Oracle’s Autonomous Database Takes On AWS

With great fanfare, Amazon has announced they have finally brought its massive consumer business home after housing their systems on Oracle databases since 1994. AWS’s chief evangelist, Jeff Barr, celebrated Amazon pulling the plug on the last legacy database in an October blog post with a recounting of the many benefits coming the business’s way as a result of the move.

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While it’s an important milestone for the e-commerce company, the real challenge for 2020 will be convincing AWS clients to follow its lead and leave Oracle’s antiquated offerings behind. “Relational databases were a great technology in the 90s,” said Dave Treadwell, VP of Amazon’s eCommerce Foundation, of the cutover. “In that transition… we’ve gotten huge advances.”

As Oracle’s leaders, founder Larry Ellison and CEO Safra Catz have no intention of going gently into that good night. Despite Amazon’s attempts to relegate its rival to an obsolete chapter in IT history, they recently announced plans to roll out Oracle’s new Autonomous Database (AD) – a big, brash idea with billions of dollars in potential.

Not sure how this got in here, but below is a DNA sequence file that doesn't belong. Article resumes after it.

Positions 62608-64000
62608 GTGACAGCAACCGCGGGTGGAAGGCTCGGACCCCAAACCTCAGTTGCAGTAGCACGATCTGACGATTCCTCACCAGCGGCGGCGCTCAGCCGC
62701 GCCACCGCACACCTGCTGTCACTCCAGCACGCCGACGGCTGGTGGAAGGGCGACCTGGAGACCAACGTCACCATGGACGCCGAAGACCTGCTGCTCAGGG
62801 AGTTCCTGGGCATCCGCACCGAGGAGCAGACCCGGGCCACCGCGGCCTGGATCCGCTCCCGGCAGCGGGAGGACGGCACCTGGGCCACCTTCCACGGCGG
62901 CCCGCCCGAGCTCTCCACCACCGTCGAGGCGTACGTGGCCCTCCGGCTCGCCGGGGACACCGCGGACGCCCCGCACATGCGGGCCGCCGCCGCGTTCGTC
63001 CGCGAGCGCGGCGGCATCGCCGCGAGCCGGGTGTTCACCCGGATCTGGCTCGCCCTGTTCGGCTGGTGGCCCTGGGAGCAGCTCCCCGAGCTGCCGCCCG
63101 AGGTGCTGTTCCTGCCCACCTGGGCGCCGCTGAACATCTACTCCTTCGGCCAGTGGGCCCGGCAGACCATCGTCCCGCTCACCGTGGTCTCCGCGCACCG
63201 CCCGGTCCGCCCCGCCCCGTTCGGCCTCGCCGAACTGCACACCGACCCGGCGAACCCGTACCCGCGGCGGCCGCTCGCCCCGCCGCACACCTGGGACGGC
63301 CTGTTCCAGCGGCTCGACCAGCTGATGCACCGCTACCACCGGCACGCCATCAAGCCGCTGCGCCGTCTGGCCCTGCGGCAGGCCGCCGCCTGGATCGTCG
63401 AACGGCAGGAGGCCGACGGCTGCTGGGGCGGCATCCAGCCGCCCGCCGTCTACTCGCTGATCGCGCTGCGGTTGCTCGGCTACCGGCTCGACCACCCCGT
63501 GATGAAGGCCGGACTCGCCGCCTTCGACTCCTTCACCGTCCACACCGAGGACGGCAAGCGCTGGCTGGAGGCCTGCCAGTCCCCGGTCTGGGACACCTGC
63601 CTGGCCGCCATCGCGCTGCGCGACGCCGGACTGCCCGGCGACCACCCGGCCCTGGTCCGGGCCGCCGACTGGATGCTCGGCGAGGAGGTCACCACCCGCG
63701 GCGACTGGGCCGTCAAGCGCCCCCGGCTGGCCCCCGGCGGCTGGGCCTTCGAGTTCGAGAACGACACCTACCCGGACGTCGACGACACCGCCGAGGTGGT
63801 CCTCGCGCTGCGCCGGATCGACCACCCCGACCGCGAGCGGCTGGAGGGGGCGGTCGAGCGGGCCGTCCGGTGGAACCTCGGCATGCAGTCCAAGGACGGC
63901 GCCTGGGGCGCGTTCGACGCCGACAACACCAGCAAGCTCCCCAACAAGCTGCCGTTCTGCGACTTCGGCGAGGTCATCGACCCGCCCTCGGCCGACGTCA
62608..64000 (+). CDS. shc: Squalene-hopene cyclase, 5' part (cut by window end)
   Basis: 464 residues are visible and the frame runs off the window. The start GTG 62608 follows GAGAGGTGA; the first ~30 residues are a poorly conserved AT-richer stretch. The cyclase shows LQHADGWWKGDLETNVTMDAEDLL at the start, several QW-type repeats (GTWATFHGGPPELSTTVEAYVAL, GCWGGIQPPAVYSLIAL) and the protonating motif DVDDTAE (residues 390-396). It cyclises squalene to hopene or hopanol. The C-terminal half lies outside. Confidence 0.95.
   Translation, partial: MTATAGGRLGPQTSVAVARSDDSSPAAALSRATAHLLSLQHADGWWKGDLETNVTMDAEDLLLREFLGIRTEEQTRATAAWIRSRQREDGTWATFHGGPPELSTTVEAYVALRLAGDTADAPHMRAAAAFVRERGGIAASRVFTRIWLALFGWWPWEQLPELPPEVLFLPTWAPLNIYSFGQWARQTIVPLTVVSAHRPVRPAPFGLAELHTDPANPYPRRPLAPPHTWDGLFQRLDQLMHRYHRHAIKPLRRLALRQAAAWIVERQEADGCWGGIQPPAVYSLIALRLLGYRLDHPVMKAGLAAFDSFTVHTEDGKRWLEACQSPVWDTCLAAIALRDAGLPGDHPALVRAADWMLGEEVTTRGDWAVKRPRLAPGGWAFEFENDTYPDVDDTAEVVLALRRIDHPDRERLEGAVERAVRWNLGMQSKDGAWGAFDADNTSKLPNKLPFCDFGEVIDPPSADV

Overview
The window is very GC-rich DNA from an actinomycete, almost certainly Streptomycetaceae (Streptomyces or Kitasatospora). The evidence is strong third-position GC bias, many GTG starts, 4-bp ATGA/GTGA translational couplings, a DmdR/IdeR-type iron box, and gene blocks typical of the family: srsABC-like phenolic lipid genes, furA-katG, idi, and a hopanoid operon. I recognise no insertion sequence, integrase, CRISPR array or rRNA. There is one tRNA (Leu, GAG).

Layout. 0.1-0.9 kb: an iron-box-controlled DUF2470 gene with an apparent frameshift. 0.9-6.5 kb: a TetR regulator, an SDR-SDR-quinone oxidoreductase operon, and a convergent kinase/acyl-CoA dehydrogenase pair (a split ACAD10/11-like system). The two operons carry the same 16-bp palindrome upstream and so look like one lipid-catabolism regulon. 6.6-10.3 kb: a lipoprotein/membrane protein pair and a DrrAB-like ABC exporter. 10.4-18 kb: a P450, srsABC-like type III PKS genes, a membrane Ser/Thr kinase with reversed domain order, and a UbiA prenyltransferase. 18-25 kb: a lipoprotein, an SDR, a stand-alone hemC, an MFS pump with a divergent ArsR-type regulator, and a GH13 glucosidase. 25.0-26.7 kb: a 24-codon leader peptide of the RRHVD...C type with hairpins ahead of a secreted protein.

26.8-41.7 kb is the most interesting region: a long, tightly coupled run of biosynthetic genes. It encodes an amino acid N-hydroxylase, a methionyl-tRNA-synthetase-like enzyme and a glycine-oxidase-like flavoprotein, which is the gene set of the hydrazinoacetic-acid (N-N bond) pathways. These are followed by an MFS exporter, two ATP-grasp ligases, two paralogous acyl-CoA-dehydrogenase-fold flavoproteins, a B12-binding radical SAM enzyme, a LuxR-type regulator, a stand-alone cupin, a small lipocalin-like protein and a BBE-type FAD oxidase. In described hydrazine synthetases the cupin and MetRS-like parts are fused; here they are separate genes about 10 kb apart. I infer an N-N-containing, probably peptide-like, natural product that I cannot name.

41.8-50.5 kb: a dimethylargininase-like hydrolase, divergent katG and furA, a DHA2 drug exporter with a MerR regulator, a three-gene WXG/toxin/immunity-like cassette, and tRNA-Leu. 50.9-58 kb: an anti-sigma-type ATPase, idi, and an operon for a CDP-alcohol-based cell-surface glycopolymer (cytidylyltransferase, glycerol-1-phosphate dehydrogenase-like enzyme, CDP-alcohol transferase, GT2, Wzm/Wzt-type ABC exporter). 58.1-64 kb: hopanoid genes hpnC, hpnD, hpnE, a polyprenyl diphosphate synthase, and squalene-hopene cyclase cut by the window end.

A first of its kind, this self-driving database will use machine learning to automate routine functions such as security, backups, and other tasks that usually require human intervention. Cloud Wars’ Bob Evans believes AD is more than an ambitious undertaking. It’s so beyond current thinking, not even software mega-corp Microsoft will dare to tread where Ellison has ensconced himself at the intersection of artificial intelligence and cloud computing.

While Amazon aspires to become the leading data management option for enterprise customers and already commands a strong lead in the cloud services market, database- dominator Oracle is not ready to give ground. The Autonomous Database technology offers customers aiming to become data-driven businesses a unique advantage that competitor AWS may not be able to match.

Timing might be everything for both AWS and Oracle in year 2020. If Amazon is able to attract enough enterprise customers still running older versions of Oracle – it could have serious implications for Larry Ellison’s tech empire. While Amazon would be fighting for the top cloud provider spot, Oracle could be struggling for its survival as an industry leader.

However, Oracle has been breaking from ‘business as usual’ recently, likely in an effort to upset AWS’s cloud-cart. Ellison and Catz struck a partnership with long-time rival Microsoft to work towards greater application interoperability between Azure and Oracle’s offerings. While MSFT’s CEO Satya Nadella is well-known for extending the hand of partnership to other organizations, Oracle has historically been more aloof with its Silicon Valley counterparts. The surprise agreement was solidified in mid-2019 and represents another threat to Amazon’s aspirations of total cloud control.

The next year could hold many outcomes for the two tech titans – one containing a brilliant AWS future full of purpose-built databases for every enterprise client in view. Another future could breathe new life into a fierce competitor that was shaping the software industry while Amazon founder Jeff Bezos was still huddled over homework in his Princeton dorm room.